Birds of Prey

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FINE ART

 
BARN OWL NO. 4250

BARN OWL NO. 4250

GYRFALCON NO. 4602

GYRFALCON NO. 4602

HORNED OWL NO. 4794

HORNED OWL NO. 4794

SAKER FALCON NO. 4335

SAKER FALCON NO. 4335

BARN OWL NO. 4300

BARN OWL NO. 4300

BARN OWL NO. 7276

BARN OWL NO. 7276

BARN OWL NO. 7298

BARN OWL NO. 7298

GRYFALCON NO. 4569

GRYFALCON NO. 4569

SPOTTED EAGLE OWL NO. 7261

SPOTTED EAGLE OWL NO. 7261

SOUTHERN WHITE FACED OWL NO. 7201

SOUTHERN WHITE FACED OWL NO. 7201

WOOD OWL NO. 7391

WOOD OWL NO. 7391

GYRFALCON NO. 4481

GYRFALCON NO. 4481

WOOD OWL NO. 7414

WOOD OWL NO. 7414

BARN OWL NO. 7315

BARN OWL NO. 7315

SAKER FALCON NO. 4309

SAKER FALCON NO. 4309

EAGLE NO. 4820.

EAGLE NO. 4820.

SPOTTED EAGLE OWL NO. 7507

SPOTTED EAGLE OWL NO. 7507

ARTIST STATEMENT

Humankind has always had a complicated relationship with nature, characterized by awe and admiration, tension and destruction. The human desire to be surrounded by images of nature has been replicated in household ornamentation throughout civilizations. The walls of the imperial villas of Ancient Rome were adorned with frescoes detailing rich flora and fauna. During the Renaissance, Rafael reinvented this ancient style through his grotesques, which depict birds, fruits, and plant life. Carefully crafted representations of the natural world were re- imagined yet again in 19th century Britain when William Morris began producing richly ornamented wallpaper featuring wild birds and vegetation.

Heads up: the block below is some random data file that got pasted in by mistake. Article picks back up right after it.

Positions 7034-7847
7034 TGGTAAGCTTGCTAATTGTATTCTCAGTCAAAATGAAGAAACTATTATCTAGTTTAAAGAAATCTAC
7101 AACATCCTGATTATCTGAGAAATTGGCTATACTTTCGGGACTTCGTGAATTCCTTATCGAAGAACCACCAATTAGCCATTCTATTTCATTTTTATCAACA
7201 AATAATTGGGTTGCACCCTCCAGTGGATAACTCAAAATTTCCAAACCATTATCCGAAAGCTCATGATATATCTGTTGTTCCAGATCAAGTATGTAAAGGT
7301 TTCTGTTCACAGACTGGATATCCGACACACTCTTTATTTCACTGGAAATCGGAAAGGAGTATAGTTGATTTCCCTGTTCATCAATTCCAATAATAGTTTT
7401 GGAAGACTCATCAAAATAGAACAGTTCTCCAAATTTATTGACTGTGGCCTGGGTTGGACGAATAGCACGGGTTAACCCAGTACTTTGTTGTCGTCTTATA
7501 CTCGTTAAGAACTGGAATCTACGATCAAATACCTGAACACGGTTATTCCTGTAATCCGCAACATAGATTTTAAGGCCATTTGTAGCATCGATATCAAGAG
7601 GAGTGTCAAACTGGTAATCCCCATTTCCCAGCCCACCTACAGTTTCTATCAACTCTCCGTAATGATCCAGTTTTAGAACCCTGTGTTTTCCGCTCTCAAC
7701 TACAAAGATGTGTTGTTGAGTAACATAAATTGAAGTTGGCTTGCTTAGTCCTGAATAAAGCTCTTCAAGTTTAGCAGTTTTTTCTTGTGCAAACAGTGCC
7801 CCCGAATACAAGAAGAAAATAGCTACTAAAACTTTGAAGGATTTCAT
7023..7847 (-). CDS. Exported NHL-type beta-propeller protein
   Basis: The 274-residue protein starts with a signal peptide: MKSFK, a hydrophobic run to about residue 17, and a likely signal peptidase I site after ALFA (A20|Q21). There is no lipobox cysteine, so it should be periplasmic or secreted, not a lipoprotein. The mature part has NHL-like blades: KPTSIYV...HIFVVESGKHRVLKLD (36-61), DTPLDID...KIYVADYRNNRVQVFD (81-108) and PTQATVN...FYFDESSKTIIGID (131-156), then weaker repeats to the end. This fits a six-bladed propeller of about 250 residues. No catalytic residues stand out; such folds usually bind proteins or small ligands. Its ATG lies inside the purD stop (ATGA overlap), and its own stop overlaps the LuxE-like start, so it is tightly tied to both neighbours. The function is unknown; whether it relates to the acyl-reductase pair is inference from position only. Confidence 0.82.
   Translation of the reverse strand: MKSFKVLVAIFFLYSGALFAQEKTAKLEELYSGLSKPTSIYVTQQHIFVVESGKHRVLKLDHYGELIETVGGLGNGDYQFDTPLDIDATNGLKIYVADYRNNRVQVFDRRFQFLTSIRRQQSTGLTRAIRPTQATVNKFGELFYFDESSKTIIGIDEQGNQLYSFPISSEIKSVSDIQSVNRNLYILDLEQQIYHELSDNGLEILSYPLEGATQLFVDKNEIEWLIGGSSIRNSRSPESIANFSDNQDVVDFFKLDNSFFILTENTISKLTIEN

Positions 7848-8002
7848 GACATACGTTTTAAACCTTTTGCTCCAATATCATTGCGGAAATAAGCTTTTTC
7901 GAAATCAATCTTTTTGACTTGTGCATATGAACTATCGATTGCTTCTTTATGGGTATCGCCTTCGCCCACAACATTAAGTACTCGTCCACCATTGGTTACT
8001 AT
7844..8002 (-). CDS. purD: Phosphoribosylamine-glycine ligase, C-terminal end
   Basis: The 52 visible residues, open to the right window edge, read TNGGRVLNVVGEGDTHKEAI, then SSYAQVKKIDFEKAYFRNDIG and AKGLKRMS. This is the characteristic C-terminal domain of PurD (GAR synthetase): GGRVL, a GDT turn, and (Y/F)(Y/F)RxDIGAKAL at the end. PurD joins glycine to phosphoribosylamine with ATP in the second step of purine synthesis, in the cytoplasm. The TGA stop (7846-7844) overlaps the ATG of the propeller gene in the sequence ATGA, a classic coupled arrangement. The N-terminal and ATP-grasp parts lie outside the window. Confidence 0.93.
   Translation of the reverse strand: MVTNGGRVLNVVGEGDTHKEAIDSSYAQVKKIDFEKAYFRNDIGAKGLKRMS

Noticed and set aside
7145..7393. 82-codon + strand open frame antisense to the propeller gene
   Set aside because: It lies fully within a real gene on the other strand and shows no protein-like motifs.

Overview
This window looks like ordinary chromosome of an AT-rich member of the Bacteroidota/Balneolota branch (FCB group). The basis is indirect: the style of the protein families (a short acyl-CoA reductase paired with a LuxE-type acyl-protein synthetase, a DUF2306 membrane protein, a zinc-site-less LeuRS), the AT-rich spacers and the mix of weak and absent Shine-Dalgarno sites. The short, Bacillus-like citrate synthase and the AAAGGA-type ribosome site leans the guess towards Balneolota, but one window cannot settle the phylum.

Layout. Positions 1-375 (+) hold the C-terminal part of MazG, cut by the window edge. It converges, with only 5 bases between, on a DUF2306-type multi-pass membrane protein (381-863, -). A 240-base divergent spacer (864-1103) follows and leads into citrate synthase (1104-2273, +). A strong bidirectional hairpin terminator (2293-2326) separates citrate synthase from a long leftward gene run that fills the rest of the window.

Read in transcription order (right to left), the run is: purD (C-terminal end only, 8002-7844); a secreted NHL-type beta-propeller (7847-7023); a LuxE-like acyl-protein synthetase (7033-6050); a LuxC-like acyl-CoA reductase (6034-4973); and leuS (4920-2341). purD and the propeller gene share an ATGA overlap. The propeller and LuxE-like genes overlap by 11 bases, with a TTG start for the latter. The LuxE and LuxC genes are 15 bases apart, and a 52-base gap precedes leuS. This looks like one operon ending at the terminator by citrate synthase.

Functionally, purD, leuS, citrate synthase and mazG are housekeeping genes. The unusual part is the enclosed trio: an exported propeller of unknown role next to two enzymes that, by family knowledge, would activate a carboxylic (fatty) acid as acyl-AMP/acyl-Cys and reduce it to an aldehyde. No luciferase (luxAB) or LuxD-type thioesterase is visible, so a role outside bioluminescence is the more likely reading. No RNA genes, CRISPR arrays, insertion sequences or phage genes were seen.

Birds of a Feather offers a new perspective on this tradition with portraits of live birds - from the common Parakeet to the exotic Hyacinth Macaw to the stoic Gyrfalcon - photographed against complementary historical and reproduction wallpaper and fabric from the Victorian Era. As the cult of colonization and exploration spread during the Victorian Era in Europe, it yielded brutal discovery and domination of faraway places, creatures and cultures. As these discoveries made their way back to Europe, aviary collection and display as well as a general fascination with the natural world and its exotic inhabitants rose in fashion. This series references that desire to possess the beautiful, wild and exotic, a possession that permanently changes the object of desire through its dislocation. The backgrounds in this series are selected to induce beauty, optical illusion and visual blending, the birds appear to belong when in reality it is a far cry from their natural environment. The birds mirror the careful, self-conscious poses of humans in an unexpected way. Posed, the birds anthropomorphize as we attribute human emotion and intent to their expressions.

A small donation from the artists profits will be made to an avian conservation or rescue charity.

 
 
 

 

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